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The remainder of this module looks at a number of conventional forms of political participation with an emphasis on how we can work with allies within the political system to influence policy decisions. Parliamentary levers are specific tools or processes that exist within the parliament to allow for debate, the expression of ideas and to seek input from stakeholders.
An understanding of parliamentary levers can assist health promotion practitioners to influence the parliamentary process and either push forward an agenda or access information using allies in parliament. Some levers, such as petitions and rallies, do not rely on an ally and instead can be done from outside (other external strategies will be explored in Module 12) although such levers can benefit from being done in conjunction with other levers.
The following are a number of the levers that can be used in Federal parliament to source information or get an issue discussed and into the poltical agenda.There are similar levers in state parliaments.
QUESTIONS ON NOTICE: Members may, at any time, address written questions on notice to ministers and other members. Questions are forwarded to the appropriate ministers’ offices and to the relevant departments where replies are drafted for consideration by the minister within 30 days. When a reply is approved by the minister it is delivered to the member who asked the question and both the question and reply are printed in Hansard. Questions on Notice are a useful way to hold the government to account by asking Members to provide information, explain policy decisions and justify actions of their departments.
QUESTIONS WITHOUT NOTICE: Question time in the
House is scheduled to begin at 2pm (Senate/Legislative Assembly) or 5pm (Legislative Council) on each sitting day and usually continues for 40-60mins. The President asks if there are any questions without notice and members wishing to ask questions rise in their places. After the question has been asked the President calls on the appropriate minister to answer. This can be a useful way, particularly in the Lower House, to draw public/ media/minister attention to issues rather than get answers to detailed questions.
ADJOURNMENT SPEECHES: At the time specified by Standing order 55 for each sitting day, the President proposes the question that the House now adjourn. The question is open to debate, which allows Members to refer to any matters they wish to debate with a 10 minute time limit. Members unsatisfied with answers given during Question Time may sometimes raise the issue again here. This is an opportunity to get material on the public record and quote from it as something discussed in parliament. In some cases, NGOs have prepared talking points, background and issues which have been used in Adjournment Speeches.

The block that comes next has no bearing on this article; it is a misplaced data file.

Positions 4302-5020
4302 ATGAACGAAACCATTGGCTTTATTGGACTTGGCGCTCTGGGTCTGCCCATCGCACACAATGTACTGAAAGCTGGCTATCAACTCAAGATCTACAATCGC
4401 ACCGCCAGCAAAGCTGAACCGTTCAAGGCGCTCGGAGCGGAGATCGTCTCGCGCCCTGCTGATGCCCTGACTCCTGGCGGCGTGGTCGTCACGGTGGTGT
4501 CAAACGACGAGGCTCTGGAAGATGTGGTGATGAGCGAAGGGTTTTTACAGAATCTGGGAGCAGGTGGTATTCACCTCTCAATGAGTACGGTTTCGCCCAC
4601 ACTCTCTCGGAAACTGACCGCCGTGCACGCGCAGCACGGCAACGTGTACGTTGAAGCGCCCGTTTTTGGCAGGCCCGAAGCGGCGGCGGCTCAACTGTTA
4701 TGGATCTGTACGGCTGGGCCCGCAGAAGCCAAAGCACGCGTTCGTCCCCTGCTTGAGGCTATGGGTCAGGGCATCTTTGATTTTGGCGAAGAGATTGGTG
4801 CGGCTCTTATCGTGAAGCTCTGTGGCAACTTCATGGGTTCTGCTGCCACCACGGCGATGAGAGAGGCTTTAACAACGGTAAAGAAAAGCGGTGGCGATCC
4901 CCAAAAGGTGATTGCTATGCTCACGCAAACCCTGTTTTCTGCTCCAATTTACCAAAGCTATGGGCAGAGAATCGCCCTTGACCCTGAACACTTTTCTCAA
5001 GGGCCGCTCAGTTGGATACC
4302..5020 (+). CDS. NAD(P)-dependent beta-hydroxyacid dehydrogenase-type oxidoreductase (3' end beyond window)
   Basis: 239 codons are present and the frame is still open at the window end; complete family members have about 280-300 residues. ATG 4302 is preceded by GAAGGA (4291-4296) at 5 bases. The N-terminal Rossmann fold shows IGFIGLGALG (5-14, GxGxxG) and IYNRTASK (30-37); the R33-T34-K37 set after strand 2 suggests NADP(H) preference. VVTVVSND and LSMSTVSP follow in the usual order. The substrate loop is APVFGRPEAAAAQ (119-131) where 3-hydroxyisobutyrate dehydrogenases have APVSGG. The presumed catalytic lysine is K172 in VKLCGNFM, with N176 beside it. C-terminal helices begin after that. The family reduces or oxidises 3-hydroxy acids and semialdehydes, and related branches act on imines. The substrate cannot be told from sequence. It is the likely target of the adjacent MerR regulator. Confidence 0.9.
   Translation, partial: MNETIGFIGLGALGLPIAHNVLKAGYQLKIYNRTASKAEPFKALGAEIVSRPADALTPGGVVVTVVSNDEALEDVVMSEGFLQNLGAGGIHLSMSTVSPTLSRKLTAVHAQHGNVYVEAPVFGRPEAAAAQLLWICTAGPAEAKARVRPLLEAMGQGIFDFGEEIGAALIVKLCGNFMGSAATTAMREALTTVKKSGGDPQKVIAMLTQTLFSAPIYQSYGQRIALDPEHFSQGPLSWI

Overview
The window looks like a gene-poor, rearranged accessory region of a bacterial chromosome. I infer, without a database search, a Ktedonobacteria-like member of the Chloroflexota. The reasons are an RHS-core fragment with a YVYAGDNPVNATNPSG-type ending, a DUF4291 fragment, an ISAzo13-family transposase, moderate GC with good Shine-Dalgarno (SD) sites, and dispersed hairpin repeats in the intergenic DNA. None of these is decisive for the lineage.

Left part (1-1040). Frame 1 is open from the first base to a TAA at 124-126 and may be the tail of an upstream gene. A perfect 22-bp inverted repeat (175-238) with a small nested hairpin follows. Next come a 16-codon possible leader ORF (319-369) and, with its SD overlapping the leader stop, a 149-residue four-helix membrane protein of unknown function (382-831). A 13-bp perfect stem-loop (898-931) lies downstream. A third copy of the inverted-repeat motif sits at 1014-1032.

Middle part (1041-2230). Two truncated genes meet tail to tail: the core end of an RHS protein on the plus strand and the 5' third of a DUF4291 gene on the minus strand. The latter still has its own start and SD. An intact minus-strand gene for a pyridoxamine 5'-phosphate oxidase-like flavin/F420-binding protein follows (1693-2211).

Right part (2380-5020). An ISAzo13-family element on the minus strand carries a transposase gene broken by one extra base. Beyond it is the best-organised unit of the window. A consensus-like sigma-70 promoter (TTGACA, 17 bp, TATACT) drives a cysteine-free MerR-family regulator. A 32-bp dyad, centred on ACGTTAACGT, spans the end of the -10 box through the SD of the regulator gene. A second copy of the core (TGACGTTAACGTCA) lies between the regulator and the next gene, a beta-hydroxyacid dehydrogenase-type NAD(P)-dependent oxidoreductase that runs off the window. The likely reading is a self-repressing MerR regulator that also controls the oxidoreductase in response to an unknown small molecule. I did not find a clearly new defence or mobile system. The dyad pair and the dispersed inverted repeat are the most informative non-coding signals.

TAKE NOTE: 30 minutes is set aside after each Question Time where members who asked a question are able to give a 5 minute -take note- speech. This provides an opportunity to analyse the answer given by the relevant Minister, and to speak on the issue again.
MOTIONS: These are a clear and succinct proposed resolution or order of the House, submitted with at least one day advanced notice on a matter that is not business which is before the House. Motions can be used to provide a platform for a topical issue and suggest a course of action for the Government to take.
INQUIRIES: Moving for the establishment of an Inquiry is not really an opportunity to speak but rather to move a motion to establish an inquiry. Inquiries provide an opportunity for raising issues and bringing evidence to hearings. See more information below under Parliamentary Committees.
MATTERS OF PUBLIC INTEREST: Members can speak on matters of public interest without any question before the chair, for 15 minutes per speaker. This can be a useful tool for reaching media as they pay attention and it is timed to fit with TV deadlines. Provide question/issue, background, talking points and try to coincide with rallies outside parliament house.
MATTER OF PUBLIC IMPORTANCE: A member may rise for a debate, without the usual notice of not less than one day, on any matter which is regarded by five or more members as warranting immediate debate. The matter has to be delivered in writing to the President earlier the same day. If more than one proposal is received, it will be determined by lot which subject prevails. Total time limit of 90 minutes, each speaker can speak for 10 minutes.